Juuls now rule the school as students frenzy over e-cig

The evolution of smoking leaves NT students hooked on the newest e-cig


Maya Kowitt, News Editor

Unless you’ve been living under a rock for the past year, you know that the “Juul” is the latest craze for all vape-lovers alike.
For those of you who don’t know, a Juul is a small e-cigarette that comes with nicotine juice cartridges that can be swapped in and out.
A senior who would like to remain anonymous described the Juul as, “A little tobacco vaporizer that gives good buzzes for a good price: fifty dollars. But you have to be 18 years old to purchase one.”
Despite the legal age minimum for purchasing tobacco, students said that seniors are not the only students at New Trier who use Juuls. “I know they are frequently used by all New Trier classes, but I would say a majority of them are boys,” a New Trier junior said.
While many students are raving about this newest edition to the e-cig family, some students, such as senior Katie Krauskopf, are concerned for the health of their peers. “One Juul pod is equal to one pack of cigarettes, therefore, Juuls kill,” Krauskopf said.
Though some students are puzzled why Juul’s remain so popular among students, others think they help keep students away from the “real stuff.” A senior said, “They are a great substitute for cigarettes, and are a good way to quit smoking.” She added, “I hear from guys that it’s a good alternative to dipping, which can cause mouth cancer.”
According to “Juul’s” official website, juulvapor.com, they don’t want it to look like a cigarette. “Which led us to the more ergonomic and distinctive rectangular shape of Juul. We addressed the many usability and performance issues of small e-cigarettes such poor vapor production, frustrating cartridge and charger connections. It was really a complete reimagining of the e-cigarette,” the website announced.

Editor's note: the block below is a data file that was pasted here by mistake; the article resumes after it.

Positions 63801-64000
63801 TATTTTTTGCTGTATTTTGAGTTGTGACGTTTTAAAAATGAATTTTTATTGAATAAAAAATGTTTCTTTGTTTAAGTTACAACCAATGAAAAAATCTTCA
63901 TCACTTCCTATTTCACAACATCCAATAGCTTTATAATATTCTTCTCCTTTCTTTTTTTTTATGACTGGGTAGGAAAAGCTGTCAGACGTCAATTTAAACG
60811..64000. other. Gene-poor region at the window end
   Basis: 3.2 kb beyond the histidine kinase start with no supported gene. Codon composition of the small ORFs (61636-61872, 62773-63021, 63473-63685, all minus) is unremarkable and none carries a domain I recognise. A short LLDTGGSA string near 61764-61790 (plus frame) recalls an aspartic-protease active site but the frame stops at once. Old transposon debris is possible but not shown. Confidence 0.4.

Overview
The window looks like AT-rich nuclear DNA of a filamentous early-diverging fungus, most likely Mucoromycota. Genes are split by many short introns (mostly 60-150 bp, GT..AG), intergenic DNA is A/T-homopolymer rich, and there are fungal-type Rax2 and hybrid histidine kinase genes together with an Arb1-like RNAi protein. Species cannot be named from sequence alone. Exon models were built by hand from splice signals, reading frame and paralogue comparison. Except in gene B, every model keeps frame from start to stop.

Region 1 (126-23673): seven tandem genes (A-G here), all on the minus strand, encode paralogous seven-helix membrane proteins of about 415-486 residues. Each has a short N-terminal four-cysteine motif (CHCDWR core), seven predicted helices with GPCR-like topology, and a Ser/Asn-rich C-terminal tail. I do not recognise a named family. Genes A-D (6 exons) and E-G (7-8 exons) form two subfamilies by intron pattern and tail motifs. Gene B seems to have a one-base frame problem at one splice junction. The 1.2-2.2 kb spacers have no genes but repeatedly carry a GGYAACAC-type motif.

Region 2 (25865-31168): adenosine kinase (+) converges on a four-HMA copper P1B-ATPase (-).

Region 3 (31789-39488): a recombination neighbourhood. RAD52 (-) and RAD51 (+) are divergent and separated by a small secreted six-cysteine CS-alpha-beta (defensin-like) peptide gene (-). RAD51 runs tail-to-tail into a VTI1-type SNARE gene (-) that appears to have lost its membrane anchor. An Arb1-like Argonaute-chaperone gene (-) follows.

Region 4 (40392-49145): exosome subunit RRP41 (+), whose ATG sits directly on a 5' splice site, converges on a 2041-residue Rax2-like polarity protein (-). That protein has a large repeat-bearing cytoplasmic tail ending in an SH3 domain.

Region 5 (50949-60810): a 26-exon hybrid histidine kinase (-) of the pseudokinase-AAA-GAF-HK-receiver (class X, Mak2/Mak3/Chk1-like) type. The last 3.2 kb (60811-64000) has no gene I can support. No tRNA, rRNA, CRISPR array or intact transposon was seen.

A senior noted the difference this new design makes, “Any time is a good time to Juul because it’s convenient, and they’re small and compact so you can take them anywhere. As long as you make smart decisions as to when to use it, you’re fine.”
As the senior said, the small and compact design of the Juul is what attracts many people because of it’s discreet “USB-like appearance”. Though it’s innovative design may make the Juul appear simple and harmless, a senior at New Trier wants people to know that it has just as much impact as a cigarette.
“The Juul is super addictive, because it’s concentrated nicotine. One pod is equivalent to a pack of cigarettes, and if you smoke a pack of cigarettes you’re going to get addicted,” the senior said. “I go through a pod a day, but some people go through two pods a day. I only use it recreationally.”

With many people calling the Juul the “Apple of vaping,” it’s made students want to obtain the shiny, new product. Just like everyone wants the latest iPhone, everyone wants the newest and most efficient way to “get a buzz.”
Contrary to a sophomore who said, “I like the Juul because it’s a diverse alternative to other e-cig products, coming in different flavors such as mint, fruit, créme brûlée, and tobacco,” other students have found little satisfaction with this hyped e-cig.
Students believe that vaping is currently a part of the “New Trier experience.” According to a junior, it’s more socially acceptable than smoking cigarettes.
Senior Eden Rane said, “If people use Juuls, it doesn’t change my opinion on them, it’s their choice as long as they’re the legal age of 18.”
Along with Rane’s belief, senior Dylan Horvitz remains unopinionated about the use of Juuls, “I’ve heard a lot of things about Juuls and I don’t know what to think because some people think it’s cool and some people think it’s bad for you.”
Though everything is expected to advance as we become more technologically savvy, students acknowledge that it’s disconcerting that even the dangerous habit of smoking has evolved.
A junior recalled her experience using a Juul as “unpleasant.” “It always made me feel sick after I did it. My throat felt like it was on fire after I ripped a couple, so I don’t do it anymore. It gave me a nice buzz for about two minutes and then it went away. I don’t understand the hype,” she said.